By Bob Katzen

The House 144-14, Senate on a voice vote without a roll call, approved and sent to Gov. Charlie Baker a 57-page climate change bill. A key section makes the state’s greenhouse gas emissions reduction goal net zero by 2050.

The bill is sponsored by Sen. Mike Barrett (D-Cambridge) and Rep. Thomas Golden (D-Lowell) who led the successful charge for legislative approval of the legislation for several months in 2020. An identical measure had passed the House 145-9 and the Senate 38-2 in 2020—margins that were large enough for the Legislature to easily override any gubernatorial veto. But it was too late for that. The 2020 Legislature ended on January 5 and under legislative rules, any vetoes made, or amendments proposed, by the governor after that time could not go back to the Legislature for an override or consideration. So the bill died on the governor’s desk.

“While I support the bill’s goals and am largely in agreement with many of its proposals, 35 hours was not enough time to review and suggest amendments to such complex legislation,” said Baker in his message. “Had this bill been presented to me with more time while the Legislature was still in session, I would have returned it with amendments to address the concerns. Unfortunately, because the Legislature has adjourned, I do not have that option, and therefore, reluctantly, I cannot sign the legislation as currently written.”

“The Massachusetts economy is just beginning to recover from the pandemic downturn caused by the novel coronavirus known as COVID-19,” Baker continued. “As we are all learning what the future will hold, I have concerns about the impacts portions of this bill will have for large sectors of the economy.”

Other provisions in the measure codify environmental justice provisions into Massachusetts law by defining environmental justice populations and providing new tools and protections for affected neighborhoods; provide $12 million in annual funding for the Massachusetts Clean Energy Center to create a pathway to the clean energy industry for environmental justice populations and minority-owned and women-owned businesses; require an additional 2,400 megawatts of offshore wind and increase the state’s total authorization to 5,600 megawatts; set appliance energy efficiency standards for a variety of common appliances including plumbing, faucets, computers and commercial appliances and set benchmarks for the adoption of clean energy technologies including electric vehicles, charging stations, solar technology, energy storage and heat pumps

“If not for the initiative and resolve of Speaker Mariano and Senate President Spilka … the bill would not have been before the Legislature in the first month of the 2021-2022 session,” said Rep. Tom Golden (D-Lowell), House Chair of the Committee on Telecommunications, Utilities and Energy. “I am beyond proud to have once again voted with my colleagues on this path-breaking legislation and I look forward to continued collaboration to make it law and propel the commonwealth towards its clean energy future.”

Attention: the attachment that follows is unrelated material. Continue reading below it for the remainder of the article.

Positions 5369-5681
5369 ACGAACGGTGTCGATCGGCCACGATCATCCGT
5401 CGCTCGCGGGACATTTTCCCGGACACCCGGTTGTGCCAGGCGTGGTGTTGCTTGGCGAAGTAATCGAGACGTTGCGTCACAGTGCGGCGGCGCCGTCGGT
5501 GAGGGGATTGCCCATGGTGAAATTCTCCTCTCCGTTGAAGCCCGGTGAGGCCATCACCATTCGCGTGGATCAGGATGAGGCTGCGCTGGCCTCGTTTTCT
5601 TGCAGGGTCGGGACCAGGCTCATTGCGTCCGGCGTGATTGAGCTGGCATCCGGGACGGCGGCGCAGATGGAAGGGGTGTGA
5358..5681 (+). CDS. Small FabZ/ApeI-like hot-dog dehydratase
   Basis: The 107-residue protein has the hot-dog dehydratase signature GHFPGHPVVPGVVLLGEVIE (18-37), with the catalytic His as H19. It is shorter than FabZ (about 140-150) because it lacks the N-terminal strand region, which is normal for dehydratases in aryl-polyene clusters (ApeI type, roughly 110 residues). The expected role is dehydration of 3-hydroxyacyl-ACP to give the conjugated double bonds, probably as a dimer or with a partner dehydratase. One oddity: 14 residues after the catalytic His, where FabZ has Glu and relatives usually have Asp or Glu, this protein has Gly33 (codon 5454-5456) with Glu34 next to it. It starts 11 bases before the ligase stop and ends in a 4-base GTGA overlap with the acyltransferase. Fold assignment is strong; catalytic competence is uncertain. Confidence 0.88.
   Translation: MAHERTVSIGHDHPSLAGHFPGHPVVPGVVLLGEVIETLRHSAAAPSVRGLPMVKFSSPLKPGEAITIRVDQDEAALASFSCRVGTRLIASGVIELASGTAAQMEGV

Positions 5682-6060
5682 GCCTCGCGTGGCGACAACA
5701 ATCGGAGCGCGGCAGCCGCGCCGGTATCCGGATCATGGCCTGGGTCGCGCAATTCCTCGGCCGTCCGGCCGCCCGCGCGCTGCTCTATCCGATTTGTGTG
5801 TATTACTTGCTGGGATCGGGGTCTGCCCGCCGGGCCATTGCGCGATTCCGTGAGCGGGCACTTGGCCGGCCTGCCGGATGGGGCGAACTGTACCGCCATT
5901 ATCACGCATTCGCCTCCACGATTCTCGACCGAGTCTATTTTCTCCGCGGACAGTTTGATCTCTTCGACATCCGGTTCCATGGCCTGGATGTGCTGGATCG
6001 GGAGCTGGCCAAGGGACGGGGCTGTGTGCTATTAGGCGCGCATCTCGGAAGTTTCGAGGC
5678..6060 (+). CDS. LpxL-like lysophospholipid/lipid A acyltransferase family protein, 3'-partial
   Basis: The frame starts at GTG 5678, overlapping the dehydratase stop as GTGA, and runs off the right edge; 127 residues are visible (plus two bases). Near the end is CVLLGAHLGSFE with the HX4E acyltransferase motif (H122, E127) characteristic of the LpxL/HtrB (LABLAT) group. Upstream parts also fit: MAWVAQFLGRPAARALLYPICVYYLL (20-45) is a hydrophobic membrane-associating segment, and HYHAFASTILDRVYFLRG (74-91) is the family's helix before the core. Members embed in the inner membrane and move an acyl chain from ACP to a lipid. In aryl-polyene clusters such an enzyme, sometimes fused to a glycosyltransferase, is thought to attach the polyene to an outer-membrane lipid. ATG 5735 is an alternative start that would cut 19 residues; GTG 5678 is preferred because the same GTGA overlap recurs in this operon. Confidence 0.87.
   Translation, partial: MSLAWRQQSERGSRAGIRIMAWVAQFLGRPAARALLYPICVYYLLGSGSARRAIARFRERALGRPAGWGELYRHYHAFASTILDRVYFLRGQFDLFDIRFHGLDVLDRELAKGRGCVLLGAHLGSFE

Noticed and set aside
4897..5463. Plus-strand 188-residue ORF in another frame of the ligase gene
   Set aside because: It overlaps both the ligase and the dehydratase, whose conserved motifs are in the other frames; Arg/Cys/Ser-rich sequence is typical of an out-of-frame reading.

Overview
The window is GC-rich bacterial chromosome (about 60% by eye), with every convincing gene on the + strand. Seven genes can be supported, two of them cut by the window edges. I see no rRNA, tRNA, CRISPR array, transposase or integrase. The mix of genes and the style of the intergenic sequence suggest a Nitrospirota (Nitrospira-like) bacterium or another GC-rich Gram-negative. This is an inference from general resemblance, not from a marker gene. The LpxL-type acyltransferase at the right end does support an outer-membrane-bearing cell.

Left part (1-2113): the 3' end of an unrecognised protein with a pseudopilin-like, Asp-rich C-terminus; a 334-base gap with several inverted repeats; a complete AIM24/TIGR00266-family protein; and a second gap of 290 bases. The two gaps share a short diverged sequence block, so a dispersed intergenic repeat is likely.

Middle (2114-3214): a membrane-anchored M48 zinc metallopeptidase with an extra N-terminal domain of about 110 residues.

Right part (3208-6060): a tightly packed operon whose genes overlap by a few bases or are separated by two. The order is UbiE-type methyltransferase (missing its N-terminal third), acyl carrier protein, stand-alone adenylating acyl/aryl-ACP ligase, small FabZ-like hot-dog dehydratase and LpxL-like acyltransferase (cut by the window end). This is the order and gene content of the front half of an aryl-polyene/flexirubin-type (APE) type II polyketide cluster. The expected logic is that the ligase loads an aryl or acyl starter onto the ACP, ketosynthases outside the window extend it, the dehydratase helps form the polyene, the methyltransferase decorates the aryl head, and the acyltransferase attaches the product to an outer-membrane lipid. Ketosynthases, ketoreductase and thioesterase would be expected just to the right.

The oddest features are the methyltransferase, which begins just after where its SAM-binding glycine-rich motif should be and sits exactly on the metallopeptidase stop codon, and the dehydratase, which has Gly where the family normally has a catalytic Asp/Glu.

“I believe it’s our collective responsibility to be good stewards of the environment and empower entrepreneurs to develop innovative solutions for cleaner energy production,” said Rep. Nicholas Boldyga (R-Southwick). “Unfortunately, this climate bill is another example of the political class implementing mandates that hurt the poor and middle class. A housing market that is already out of reach for many will become even more inaccessible. The cost of everyday goods will increase. Being good stewards of our environment does not need to come at such high cost, hurting the most vulnerable.”

“By sending last session’s climate bill back to Gov. Baker’s desk, the House and Senate have taken an important step forward, but further action is needed to ensure a safe, healthy future,” said Ben Hellerstein, State Director for Environment Massachusetts. “Let’s clear the decks of last session’s business by passing this bill into law, and then let’s turn our attention to the other important climate policies awaiting action. Here’s hoping 2021 is the year Massachusetts sets its sights on 100 percent renewable energy.”

“I am an advocate for protecting the environment, but we need a commonsense approach,” said newly-elected Rep. Kelly Pease (R-Westfield). “There needs to be a balance between becoming greener and protecting our businesses and economy. Reducing emissions by 40 percent instead of 50 percent by 2030 would have less of an impact on businesses and our economy and still allow us to reach our goals by 2050. There are a few issues with the current bill that need to be addressed so it will not be cost prohibitive for businesses and families while moving forward to a more environmentally friendly commonwealth.”

“Massachusetts Climate Action Network (MCAN) applauds the Legislature for taking leadership on quickly returning the … bill to the governor [who] now has the opportunity to pass the most progressive piece of climate legislation in Massachusetts in over a decade,” said Rebecca Winterich-Knox, The Better Buildings Campaign Director of MCAN. “We urge the governor to sign the … bill into law without amendment at once. We will not be able to address our climate, health and housing crises without it.”

“It’s a critical step in maintaining our position of national leadership and executing a green and equitable economic recovery,” said Environmental League of Massachusetts President Elizabeth Turnbull Henry. “We urge the administration and Legislature to quickly resolve differences and enact a law that reflects the scale and urgency of the climate crisis we face.”

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